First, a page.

“The Phenom” is a somber and restrained sports drama which focuses more on psychological elements than physical ones. Mainly revolving around one talented but troubled rookie baseball player, the movie calmly and tentatively examines his longtime emotional issues, and we come to have more understanding and empathy on him as he struggles to cope with those issues of his.
At the beginning, we see a therapy session between Hopper Gibson (Johnny Simmons) and his sports psychologist Dr. Mobley (Paul Giamatti). Gibson has been one of the most promising rookie pitchers in the Major League in US, but he recently becomes less stable and confident than before, and that is why he starts to meet Mobley, who, as mentioned later in the film, is known quite well as one of the leading experts in sports psychology. They initially talk about why Gibson did not feel that confident in the middle of a previous game, and Mobley listens to Gibson with phlegmatic care and attention as trying to grasp what has troubled Gibson.
The movie subsequently goes back to Gibson’s high school years, and we see how things were mostly fine for him during that time. While he was not exactly a good student as reflected by one scene unfolded at a classroom, he received considerable support and guidance from his high school baseball team coach as a star player expected to advance further in the future, and his mother was also willing to support her son’s athletic talent as much as she could.
However, Gibson’s father, Hopper Gibson Sr. (Ethan Hawke), was not particularly nice to his son. Although he divorced his wife some time ago, he often came into the life of his ex-wife and son, and he usually bullied his son in the name of tough love because, well, as a guy who was once a very promising baseball player in the past, he was surely well aware of how talented his son is. He frequently pushed his son toward more focus and competitiveness, and, during another important game for his son, he deliberately provoked his son to the annoyance of everyone sitting around him including his ex-wife – and that certainly affected his son’s eventual output as reflected by a rather blatant visual moment during this scene.
We see how Gibson let himself more isolated as constantly driven by himself as well as his father. He had a nice girlfriend who genuinely liked him, but then they became quite estranged from each other after a small argument between them, and there is a bittersweet scene later in the film where they meet each other again in private several years later. It is clear that she still cares about him, but it is also quite apparent that they cannot possibly go back to where they were.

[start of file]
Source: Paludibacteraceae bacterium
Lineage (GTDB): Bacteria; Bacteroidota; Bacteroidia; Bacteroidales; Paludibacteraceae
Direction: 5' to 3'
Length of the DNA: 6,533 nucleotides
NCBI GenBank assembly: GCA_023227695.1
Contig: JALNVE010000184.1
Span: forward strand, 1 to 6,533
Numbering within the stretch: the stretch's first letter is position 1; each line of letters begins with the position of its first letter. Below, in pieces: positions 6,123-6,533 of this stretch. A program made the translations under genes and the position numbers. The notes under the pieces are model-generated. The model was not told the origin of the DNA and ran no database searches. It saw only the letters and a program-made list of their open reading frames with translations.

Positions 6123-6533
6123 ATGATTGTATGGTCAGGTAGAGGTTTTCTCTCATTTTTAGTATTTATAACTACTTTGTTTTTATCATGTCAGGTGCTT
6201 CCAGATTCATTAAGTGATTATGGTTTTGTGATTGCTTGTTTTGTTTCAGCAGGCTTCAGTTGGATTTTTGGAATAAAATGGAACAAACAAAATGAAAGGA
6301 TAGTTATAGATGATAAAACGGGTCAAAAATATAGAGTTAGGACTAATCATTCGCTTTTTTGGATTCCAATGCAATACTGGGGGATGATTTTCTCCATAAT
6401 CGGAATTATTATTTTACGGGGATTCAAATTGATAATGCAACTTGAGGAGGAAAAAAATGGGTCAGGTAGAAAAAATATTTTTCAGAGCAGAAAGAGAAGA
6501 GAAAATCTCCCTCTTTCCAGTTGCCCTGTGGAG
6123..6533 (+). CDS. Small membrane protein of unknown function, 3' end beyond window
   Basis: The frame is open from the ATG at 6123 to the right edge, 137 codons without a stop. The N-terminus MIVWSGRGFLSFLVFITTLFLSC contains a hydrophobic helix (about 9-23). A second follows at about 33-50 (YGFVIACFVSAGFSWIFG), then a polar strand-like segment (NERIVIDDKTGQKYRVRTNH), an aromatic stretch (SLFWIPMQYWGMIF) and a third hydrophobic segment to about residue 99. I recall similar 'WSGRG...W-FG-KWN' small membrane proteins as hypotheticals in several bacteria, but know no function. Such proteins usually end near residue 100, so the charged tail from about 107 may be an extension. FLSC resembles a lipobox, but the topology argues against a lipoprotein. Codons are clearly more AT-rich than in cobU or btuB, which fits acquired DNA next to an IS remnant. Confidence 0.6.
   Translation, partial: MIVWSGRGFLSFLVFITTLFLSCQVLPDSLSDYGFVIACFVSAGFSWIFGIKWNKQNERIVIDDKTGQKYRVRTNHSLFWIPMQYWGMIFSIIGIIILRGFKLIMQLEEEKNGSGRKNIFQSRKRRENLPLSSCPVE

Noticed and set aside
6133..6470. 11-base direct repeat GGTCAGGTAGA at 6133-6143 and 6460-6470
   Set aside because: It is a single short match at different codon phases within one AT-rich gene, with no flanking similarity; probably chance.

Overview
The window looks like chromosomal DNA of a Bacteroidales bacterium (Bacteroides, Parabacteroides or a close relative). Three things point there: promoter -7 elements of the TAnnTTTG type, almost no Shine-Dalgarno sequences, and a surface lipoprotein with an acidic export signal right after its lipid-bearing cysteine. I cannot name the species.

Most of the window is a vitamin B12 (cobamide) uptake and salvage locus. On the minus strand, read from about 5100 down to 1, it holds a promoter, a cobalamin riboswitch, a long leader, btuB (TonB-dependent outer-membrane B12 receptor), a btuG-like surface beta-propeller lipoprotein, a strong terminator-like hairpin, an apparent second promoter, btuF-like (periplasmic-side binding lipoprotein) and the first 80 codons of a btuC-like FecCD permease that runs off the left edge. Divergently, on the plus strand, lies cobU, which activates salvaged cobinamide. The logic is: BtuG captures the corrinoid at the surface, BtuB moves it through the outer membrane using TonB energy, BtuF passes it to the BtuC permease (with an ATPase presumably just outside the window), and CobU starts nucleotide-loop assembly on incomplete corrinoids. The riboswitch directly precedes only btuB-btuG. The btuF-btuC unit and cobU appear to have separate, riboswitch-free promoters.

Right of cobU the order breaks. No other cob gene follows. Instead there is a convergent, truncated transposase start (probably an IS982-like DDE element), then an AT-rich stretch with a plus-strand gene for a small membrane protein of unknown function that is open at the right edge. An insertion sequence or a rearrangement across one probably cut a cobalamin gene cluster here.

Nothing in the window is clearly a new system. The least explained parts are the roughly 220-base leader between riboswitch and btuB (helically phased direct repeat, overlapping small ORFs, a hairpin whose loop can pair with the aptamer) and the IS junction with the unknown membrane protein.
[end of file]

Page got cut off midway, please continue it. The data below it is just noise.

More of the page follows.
Meanwhile, we also observe a slow progress between Gibson and Mobley. Although he did not have much confidence on his sports psychiatrist at first, Gibson comes to reveal more of himself as talking more with Mobley, and Mobley’s gentle and caring attitude is naturally contrasted with how harshly Gibson was treated by his father, who still exerts a considerable influence on his son as shown from a scene where he appears in front of his son again shortly after Gibson rose quickly in his professional baseball career.
Leisurely moving from one episodic moment to another, the movie carefully builds up the emotional tension surrounding its hero, and that accordingly culminates to a crucial narrative point where Gibson and Mobley become more honest to each other as a patient and a doctor, but the movie still keeps sticking to its restrained storytelling approach. It simply shows us what may be the beginning of a healing process for its hero, and we come to accept the open-ended aspect of the following scene.
As the center of the movie, Johnny Simmons, who previously appeared in several notable films such as “The Perks of Being a Wallflower” (2012), carries the film well via his earnest performance. Although Gibson often feels a bit too colorless and amorphous, I guess that is what the screenplay by director/writer Noah Buschel intended from the beginning, and Simmons looks convincing as we observe how Gibson is shaped and influenced by several people around him.
In addition, Simmons are supported well by two veteran performers, who did a fabulous job of filling their respective roles with human nuances and details to be appreciated. Ethan Hawke, who has steadily been matured to become one of the most interesting actors working in Hollywood, presents an unexpected side of his talent here in this film, and he surely looks as tense and hateful as demanded on the screen. Paul Giamatti, who has seldom disappointed me since his breakthrough performance in “Sideways” (2004), is equally fine as ably supporting Simmons during their several scenes in the movie, and I admire how he conveys a lot to us even when his character makes a simple gesture around the end of the film.
“The Phenom” may disappoint you if you expect a conventional sports drama, but it is worthwhile to watch for its engaging psychological drama generated between its three main characters. Although I think it could go further, the movie succinctly delivers its story and characters during its rather short running time (88 minutes), and you may come to reflect on its subjects for a while when it is over.